How to get Black History Month right

This Black History Month is particularly special because it is a year since the murder of George Floyd and we are in the middle of a period when employees and their families are adjusting to the “return to work”, following the effects of COVID-19 and the lockdowns.

The black community has been one of the worst hit by the effects of the pandemic, whether it’s in their health or in their finances.

This year’s Black History Month presents a significant opportunity for pivotal change and to accelerate the agenda for inclusion. This impacts not only black talent in organisations but indeed all talent. The key is to be intentional. 

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So how do you get it right? Black history lessons are great, as are celebrations of black culture. But, to make an impactful difference, you need to do more. Below are six actions that you can take to ensure your organisation makes a significant advance in embedding your inclusion and diversity agenda in your organisation.

Make it a period of honest reflection

Take a close look in the mirror. Assess the effectiveness of past inclusion and diversity activity, and specifically for the black talent in your organisation. What worked, what didn’t and why was this?

The insights gleaned from this will enable the activities and initiatives planned for the future to be meaningful and impactful. Organisational leaders who learn from their experiences and implement that learning are organisational leaders who succeed.

Consult and genuinely involve your stakeholders

It is good to consult the relevant employee resource groups and their equivalents as to what should be done, when, where and how.  However, additional stakeholders should be consulted for their thoughts, their contributions and their support.

This includes stakeholders who are and who would love to be allies, mentors, sponsors and supporters from across the entire organisation – vertically and horizontally.

Choose to go for the 'different' by asking of yourself 'who can we involve and/or consult that we wouldn’t ordinarily or immediately think of?' Then include them.

Curate focused activity around lived experiences

The power of storytelling is one that is appreciated and popular. The sharing of lived experiences sparks emotion and compassion among colleagues. This is therefore a great activity to curate, with the support of key individuals from your black talent population across the organisation.

Doing this should, however, be accompanied by the provision of support for the individuals who share their stories. In the interest of ensuring that they result in making a difference, this should be accompanied an action planning session. Each individual storyteller should be asked 'what needs to be present and what actions need to be taken in order to ensure there is significant progress and by whom?'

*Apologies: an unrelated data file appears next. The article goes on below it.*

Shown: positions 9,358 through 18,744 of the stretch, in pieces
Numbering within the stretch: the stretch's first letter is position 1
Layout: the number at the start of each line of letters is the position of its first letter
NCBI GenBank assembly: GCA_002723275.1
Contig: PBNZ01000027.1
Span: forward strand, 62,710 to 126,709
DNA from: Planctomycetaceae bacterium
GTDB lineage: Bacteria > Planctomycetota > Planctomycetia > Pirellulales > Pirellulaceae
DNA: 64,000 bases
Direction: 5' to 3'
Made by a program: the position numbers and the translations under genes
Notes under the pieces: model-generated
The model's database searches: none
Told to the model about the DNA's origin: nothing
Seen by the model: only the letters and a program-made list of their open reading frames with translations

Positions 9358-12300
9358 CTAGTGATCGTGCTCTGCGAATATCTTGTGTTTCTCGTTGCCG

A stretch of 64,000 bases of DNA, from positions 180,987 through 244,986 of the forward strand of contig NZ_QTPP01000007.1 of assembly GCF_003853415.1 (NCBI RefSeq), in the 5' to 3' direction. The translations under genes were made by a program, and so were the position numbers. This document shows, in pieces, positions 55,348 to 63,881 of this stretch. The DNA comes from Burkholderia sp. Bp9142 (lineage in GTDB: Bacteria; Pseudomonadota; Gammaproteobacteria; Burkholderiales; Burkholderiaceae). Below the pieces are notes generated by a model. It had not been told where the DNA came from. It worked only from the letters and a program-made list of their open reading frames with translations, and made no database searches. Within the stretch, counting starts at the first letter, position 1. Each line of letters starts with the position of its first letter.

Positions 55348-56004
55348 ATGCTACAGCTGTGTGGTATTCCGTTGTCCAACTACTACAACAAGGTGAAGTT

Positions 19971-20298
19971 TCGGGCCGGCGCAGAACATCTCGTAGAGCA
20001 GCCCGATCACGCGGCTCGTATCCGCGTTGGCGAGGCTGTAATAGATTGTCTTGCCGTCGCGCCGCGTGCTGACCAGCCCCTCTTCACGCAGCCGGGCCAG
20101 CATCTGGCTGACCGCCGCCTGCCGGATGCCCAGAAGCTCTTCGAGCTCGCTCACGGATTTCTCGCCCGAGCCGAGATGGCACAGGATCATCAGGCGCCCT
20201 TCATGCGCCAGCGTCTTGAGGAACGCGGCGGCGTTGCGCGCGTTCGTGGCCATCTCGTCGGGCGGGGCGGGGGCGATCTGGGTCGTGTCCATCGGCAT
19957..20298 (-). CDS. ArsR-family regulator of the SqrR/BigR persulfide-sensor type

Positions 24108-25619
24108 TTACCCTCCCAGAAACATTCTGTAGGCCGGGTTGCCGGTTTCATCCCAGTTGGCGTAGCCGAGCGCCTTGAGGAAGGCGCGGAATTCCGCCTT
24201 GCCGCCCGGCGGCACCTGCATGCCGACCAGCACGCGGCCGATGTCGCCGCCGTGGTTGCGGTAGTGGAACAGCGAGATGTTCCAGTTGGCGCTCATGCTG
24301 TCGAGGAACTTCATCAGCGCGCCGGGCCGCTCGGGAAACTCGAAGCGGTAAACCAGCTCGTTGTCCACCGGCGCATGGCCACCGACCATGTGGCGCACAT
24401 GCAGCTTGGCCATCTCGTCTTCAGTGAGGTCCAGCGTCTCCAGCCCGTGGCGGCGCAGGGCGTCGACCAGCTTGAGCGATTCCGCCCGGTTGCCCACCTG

Seize the day for a clarion call

Launch a recruitment drive for allies, mentors and sponsors in your organisation. Put in place awareness, training and support networks for them and match them with the black talent in your organisation.

Celebrate and acknowledge the pairings and ensure that you have adequate check in and feedback loops that enable safety and security psychologically. This is because, for both parties, this may be a new experience and it’s important that the very first experience is positive.

Light a spark

Bring in a powerful, pragmatic and impactful motivational speaker – an individual with charisma to come along to share his/her lived experience and hold the mirror up.

However, if when this happens everyone is left feeling great and then nothing worthy happens, you run the risk of leaving your people disillusioned. If you have a motivational speaker that comes along and lights the spark and energy around a renewed business case for black inclusion, what you must do in addition, is plan the 'so what?' element, the actions to be taken so that the spark that is lit becomes a fire that continually burns.

Initiate dialogue on love-based leadership

If there ever was a time to initiate dialogue on love-based leadership and culture, Black History Month is that time. When all of your people, regardless of their race and background, feel, genuinely, like they belong and are included, you create the backdrop for the possibility of ground breaking innovation.

Love is the unconditional acceptance of who you are and who another is. It is the willingness and the ability to see and embrace the human being beneath the skin. It is also a great way to unite all parts of the organisation.

Engage in dialogue on how love can be defined in your business, the difference it would make if present, the barriers that exist and how those barriers may be overcome. Then agree the way forward action.

This year’s Black History Month comes at a most remarkable time in life and history. It is also a most wonderful opportunity to make the activities that are initiated count not only for your black population but also for all of your population.


Yetunde Hofmann is a board-level executive leadership coach and mentor, global change, inclusion and diversity expert,and founder of Solaris, a pioneering new leadership development programme for black women.


October is Black History Month in the UK and every Friday throughout HR magazine will be posting a series of expert perspectives on how HR can provide better support for Black employees in the workplace.

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